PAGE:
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One of the biggest heists in Bangladesh’s history was announced last month. And according to several news reports, it was the poor spelling of the cyber criminals that first alerted the bank to the fraud! Not exactly the headlines a high tech bank want to be making right now and definitely a wake up call to financial institutions worldwide. No one is safe from cybercrime.
Bangladesh’s central bank saw millions wiped from its foreign currency reserves, kept in an account with the Federal Reserve Bank of New York. Speculation is rife across the hacking world over just how the group managed to pull this off. If it wasn’t for the inadvertent typo, losses that were estimated at around $100 million could have been exponentially larger had the proposed volume of transactions been processed. Potential losses were estimated at closer to $1 billion.
According to media reports, the gang planned to route the money to several private accounts in Sri Lanka and the Philippines. This was one of their mistakes. The large volume of transactions going to private accounts rather than other banks was flagged by the Federal Reserve Bank of New York around the same time that Deutsche Bank, who was helping with some of the transfers, apparently detected a spelling mistake on one of the transactions.
By this time much of the money had already been transferred, with some laundered through Filipino Casinos. Various news reports speculate that the group perhaps installed malware into the Bangladeshi bank’s computer system, perhaps a remote access Trojan (RAT) to spy on transactions or steal account credentials. The method is not totally clear. However, what we do know is that the the Federal Reserve Bank of New York were convinced enough to assume these transactions were legitimate, which points to some kind of identity theft of a legitimate account, until the sheer volumes started raising suspicions.
It’s a little crazy that it apparently took something as basic as volume control and accurate spelling to detect such monumental fraud. Particularly when solutions are available to detect this type of fraud, not matter how legitimate transactions appear.
Let’s speculate that the cyber criminals had intimate knowledge of the Bangladesh central bank’s transaction processes, and had stolen some live identity credentials so they could effectively pose as legitimate bank workers. What the bank needed to do was effectively authenticate who the ‘bank workers’ really were. To look at their digital identity, how they transacted, from what device and location, and make sure it was consistent with how their bank workers had transacted in the past.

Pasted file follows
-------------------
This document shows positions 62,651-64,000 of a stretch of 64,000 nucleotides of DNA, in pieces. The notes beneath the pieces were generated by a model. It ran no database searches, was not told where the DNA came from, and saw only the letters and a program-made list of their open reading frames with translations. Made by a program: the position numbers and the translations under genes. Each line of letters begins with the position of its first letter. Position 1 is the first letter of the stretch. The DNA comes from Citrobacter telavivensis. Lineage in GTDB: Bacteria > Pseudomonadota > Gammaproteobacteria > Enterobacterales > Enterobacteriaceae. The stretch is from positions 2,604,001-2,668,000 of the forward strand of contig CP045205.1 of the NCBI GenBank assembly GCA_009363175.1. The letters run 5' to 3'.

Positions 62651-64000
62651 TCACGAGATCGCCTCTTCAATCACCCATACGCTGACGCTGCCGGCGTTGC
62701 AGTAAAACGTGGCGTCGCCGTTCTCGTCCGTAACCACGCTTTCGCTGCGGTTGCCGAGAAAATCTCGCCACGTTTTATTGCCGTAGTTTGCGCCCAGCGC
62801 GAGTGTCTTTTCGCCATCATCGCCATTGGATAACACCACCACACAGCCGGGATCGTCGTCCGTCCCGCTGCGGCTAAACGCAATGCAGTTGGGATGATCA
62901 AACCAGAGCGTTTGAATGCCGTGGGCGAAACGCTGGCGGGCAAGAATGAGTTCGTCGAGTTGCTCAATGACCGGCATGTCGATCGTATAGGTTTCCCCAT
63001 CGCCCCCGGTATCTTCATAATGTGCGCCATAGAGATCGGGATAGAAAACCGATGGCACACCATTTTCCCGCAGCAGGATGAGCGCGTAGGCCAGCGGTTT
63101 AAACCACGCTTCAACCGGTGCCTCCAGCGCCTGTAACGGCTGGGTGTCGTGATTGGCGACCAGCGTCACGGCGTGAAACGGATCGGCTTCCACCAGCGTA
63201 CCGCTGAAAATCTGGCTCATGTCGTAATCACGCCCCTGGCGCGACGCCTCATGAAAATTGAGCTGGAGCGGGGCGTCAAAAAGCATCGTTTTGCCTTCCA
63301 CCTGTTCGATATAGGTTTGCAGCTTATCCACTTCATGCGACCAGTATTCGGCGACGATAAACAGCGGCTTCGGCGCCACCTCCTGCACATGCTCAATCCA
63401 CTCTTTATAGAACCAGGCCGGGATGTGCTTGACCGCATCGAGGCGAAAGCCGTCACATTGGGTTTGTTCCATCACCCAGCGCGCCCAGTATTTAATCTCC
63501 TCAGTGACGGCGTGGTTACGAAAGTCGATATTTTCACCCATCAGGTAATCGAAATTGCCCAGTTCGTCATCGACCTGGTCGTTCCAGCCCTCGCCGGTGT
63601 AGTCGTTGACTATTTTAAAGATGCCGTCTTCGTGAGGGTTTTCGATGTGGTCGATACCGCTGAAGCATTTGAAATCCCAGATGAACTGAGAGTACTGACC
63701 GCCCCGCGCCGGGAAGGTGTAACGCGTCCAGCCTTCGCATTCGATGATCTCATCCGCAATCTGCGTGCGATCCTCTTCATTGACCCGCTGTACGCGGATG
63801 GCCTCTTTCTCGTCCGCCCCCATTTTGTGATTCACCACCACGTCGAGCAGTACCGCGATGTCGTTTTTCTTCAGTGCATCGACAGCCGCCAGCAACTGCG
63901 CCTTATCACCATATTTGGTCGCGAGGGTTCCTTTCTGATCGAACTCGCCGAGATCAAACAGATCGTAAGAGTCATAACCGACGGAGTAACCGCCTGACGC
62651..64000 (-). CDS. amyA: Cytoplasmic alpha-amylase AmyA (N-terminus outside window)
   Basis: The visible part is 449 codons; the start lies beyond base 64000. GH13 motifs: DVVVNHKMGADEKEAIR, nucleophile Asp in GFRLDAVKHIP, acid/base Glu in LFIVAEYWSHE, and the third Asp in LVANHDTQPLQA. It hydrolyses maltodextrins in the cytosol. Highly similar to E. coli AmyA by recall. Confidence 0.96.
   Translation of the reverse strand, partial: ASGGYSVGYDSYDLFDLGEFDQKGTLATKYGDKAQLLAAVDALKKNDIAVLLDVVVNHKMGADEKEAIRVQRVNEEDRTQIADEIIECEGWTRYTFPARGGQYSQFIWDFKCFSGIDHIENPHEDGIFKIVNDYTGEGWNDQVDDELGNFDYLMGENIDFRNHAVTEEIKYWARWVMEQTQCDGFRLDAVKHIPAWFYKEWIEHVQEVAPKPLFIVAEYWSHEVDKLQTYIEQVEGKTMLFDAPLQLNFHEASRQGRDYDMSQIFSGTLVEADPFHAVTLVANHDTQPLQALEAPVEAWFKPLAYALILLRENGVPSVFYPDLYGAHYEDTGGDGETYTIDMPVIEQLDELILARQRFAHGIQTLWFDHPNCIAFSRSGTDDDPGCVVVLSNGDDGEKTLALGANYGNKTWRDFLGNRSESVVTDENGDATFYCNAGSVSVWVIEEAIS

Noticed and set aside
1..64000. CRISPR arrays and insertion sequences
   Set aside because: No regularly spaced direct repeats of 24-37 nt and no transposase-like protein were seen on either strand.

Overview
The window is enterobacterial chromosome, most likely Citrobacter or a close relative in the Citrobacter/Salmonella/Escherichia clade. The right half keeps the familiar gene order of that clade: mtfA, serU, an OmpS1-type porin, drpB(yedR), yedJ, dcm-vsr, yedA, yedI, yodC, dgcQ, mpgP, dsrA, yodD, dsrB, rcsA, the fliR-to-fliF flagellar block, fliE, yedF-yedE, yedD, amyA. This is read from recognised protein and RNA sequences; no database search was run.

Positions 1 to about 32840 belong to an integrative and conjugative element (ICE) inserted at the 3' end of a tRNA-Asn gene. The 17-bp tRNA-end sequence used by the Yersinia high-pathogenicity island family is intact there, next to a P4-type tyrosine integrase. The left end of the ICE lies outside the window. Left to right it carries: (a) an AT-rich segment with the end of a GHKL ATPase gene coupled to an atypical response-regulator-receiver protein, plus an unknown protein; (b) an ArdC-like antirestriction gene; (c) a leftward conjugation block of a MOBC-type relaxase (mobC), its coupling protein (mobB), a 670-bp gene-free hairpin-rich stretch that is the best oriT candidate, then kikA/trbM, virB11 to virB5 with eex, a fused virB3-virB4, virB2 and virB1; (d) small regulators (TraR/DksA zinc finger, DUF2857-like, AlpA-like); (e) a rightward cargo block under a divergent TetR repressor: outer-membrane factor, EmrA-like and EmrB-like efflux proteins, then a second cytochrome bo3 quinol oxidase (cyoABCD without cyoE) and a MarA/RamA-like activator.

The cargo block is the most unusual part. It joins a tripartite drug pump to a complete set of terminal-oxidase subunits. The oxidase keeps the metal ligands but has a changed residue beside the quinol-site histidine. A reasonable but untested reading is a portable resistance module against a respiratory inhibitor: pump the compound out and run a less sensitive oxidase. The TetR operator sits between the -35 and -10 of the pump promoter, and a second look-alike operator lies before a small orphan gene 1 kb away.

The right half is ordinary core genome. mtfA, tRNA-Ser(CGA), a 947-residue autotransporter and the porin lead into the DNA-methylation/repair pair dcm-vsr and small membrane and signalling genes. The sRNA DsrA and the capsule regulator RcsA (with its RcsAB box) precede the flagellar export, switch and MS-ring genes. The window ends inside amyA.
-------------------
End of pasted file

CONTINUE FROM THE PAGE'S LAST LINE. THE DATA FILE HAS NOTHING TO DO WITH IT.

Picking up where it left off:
This would most likely have alerted the bank to some high risk behavior. The fraudsters were probably transacting from unusual locations, perhaps using proxies or a VPN connection to cloak their presence, and were undoubtedly using different devices, potentially infected with malware. They may even have been part of a previously known fraud ring.
Perhaps too the fraudsters were using a RAT to piggy back on to legitimate banking sessions. But had the bank looked deeper behind the transaction data they might have unraveled a string of unusual attributes regarding devices, locations and behavior that did not tally with what they knew to be the trusted behavior of their bank employees.
ThreatMetrix is able to bring exactly this kind of intelligence to transactions, drawing on the largest repository of anonymized digital identities in the world. These are made up of identity information, device intelligence, behavior analytics and known global threat information in order to give financial institutions worldwide a clearer view of who their users really are. Trusted users are verified in real-time and therefore experience virtually no friction. Fraudsters on the other hand, need to watch their backs. This type of fraud could potentially have been detected the moment the first cyber criminal attempted his transfer, and might have saved the Bangladesh central bank a lots of heartache. And money!